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Paris Williams über seinen Combat 13.2 GT während der Forbes Flatlands 2014

veröffentlicht um 12.01.2014, 23:04 von Michael Husmann
..."Having good equipment: Finally, there's no doubt that having good equipment is a very important factor in doing well at a meet like this one. I was flying a 2012 model Combat GT 13.2, the same model I flew in Florida two years ago so it is slightly outdated (not having the most recent rib templates, etc.), but still doing just fine (better than fine) in this field. One thing that I've come to love about the Combats is their ability to thermal nearly hands off—simply set the bank angle and let it go, so even though I was flying 4-6 hours every day for 7 out of 8 days, I didn't struggle at all with muscle fatigue.

However, the Combats do seem to prefer a slightly steeper bank angle than the Moyes RX's (based on what I observed of others), so I did experience a little incompatibility in the denser gaggles in that I had to work a little to maintain the flatter bank angles which most other pilots here seemed to want to fly at (since about 80% of the field was flying the same glider—the Moyes RX).

Given that my model (2012) is approaching two years old, I was surprised to see how well I was gliding against most of the field, especially at the higher speeds. While most of us appeared to be gliding very similarly at the low and mid-range speeds, I clearly had an advantage over much of the field at the higher speeds (above about 45mph/75kph); but unfortunately, because of the weather conditions at this meet, we didn't do a whole lot of flying at the higher speeds, and so I didn't have the opportunity to use this advantage as much as I would have liked.

I will say that I flew all but the last day with ballast, so this likely played some role in my particularly good glide performance. I actually would have preferred to remove the ballast to sacrifice some glide for better climb, but as I fly in a second-hand harness not specifically designed for me, I have some CG issues with it (my head floats up when I remove the ballast which sits above my shoulders), so I had to leave the ballast in. Towards the end of the meet, however, someone told me of a way that I could fairly easily modify my harness to solve the CG problem, so I gave this a go and was able to remove the ballast on the last day, which was another weak, blue, windy day.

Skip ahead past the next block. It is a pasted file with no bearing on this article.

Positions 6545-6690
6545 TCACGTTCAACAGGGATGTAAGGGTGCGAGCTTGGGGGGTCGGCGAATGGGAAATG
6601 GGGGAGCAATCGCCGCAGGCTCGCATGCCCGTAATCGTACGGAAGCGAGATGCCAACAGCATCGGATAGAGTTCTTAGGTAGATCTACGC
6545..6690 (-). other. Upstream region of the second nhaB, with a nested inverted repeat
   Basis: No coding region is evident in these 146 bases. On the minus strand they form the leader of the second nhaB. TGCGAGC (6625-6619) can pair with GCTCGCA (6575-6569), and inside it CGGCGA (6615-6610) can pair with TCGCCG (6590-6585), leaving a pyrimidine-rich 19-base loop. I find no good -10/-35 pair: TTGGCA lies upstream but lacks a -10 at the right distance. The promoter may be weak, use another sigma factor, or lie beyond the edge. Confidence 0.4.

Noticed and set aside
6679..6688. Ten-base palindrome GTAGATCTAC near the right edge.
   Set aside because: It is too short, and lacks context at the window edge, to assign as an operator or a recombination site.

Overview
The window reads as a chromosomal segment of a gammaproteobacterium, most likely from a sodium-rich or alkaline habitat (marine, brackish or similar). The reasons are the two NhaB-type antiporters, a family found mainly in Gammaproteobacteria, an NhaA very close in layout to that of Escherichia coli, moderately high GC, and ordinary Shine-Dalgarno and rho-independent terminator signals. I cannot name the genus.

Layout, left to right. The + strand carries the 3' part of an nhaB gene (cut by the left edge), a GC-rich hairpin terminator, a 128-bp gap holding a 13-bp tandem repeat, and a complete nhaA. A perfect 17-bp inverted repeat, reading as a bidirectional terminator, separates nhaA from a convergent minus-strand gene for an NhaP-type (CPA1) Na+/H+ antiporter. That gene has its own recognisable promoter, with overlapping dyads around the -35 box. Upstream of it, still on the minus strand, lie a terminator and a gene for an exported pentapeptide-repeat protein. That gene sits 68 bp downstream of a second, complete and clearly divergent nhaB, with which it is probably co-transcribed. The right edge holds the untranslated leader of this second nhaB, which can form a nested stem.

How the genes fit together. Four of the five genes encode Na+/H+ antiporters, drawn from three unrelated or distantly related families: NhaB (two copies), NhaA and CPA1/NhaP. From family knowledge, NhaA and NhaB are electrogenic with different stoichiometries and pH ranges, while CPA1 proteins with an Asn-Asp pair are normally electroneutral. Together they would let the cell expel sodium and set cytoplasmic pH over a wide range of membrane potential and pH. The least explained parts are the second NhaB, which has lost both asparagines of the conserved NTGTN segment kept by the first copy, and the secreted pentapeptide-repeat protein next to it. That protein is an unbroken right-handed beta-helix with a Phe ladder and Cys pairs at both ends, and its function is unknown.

I did notice an improvement in my climbing, and I still had a good high speed glide (though somewhat less than what I had with the ballast), as was made clear when I was able to outrace Mike Bilyk (flying a Moyes RX) into goal by a few seconds on final glide.

One final word about the Combat models—the Combats come not only in a range of sizes but also in a range of aspect ratios (higher aspect ratios generally have the benefit of improving overall performance but make the glider generally handle and behave like a larger glider than you would expect for the given sail area). To date, they have just one super-high aspect Combat on the market—the 13.5 (with an 8.5 aspect ratio)—which I flew at the Worlds and was absolutely delighted with the climb and glide performance.

However, it is definitely a little big for me (I weigh 69kg/150lb), and while I found the handling just fine when flying on my own, I was struggling a bit with it in the dense gaggles (when having to do a lot of evasive maneuvering). Aeros has recently been putting a lot of effort into developing a smaller high aspect ratio glider (a 12.7, with an 8.4 aspect ratio), but unfortunately, it wasn't ready in time for Forbes, which is why I flew the 13.2. If only I had the 12.7 at Forbes, who knows, maybe I could have taken a day off 

Anyway, the expectation is that the 12.7 will be ready in time for the PreWorlds in about six weeks, and then ready for the market shortly after that. Aeros is also preparing to unsheathe their fully-carbon option (which I believe will be available for most sizes) hopefully in time for the PreWorlds (with full oval-shaped as well as conical-shaped carbon leading edges and even carbon sprogs and synthetic sprog cables—the oval/conical shape allows for a maximal balance of high performance and good handling). I can't wait!" 
(Quelle Oz Report http://ozreport.com/forum/viewtopic.php?t=35658)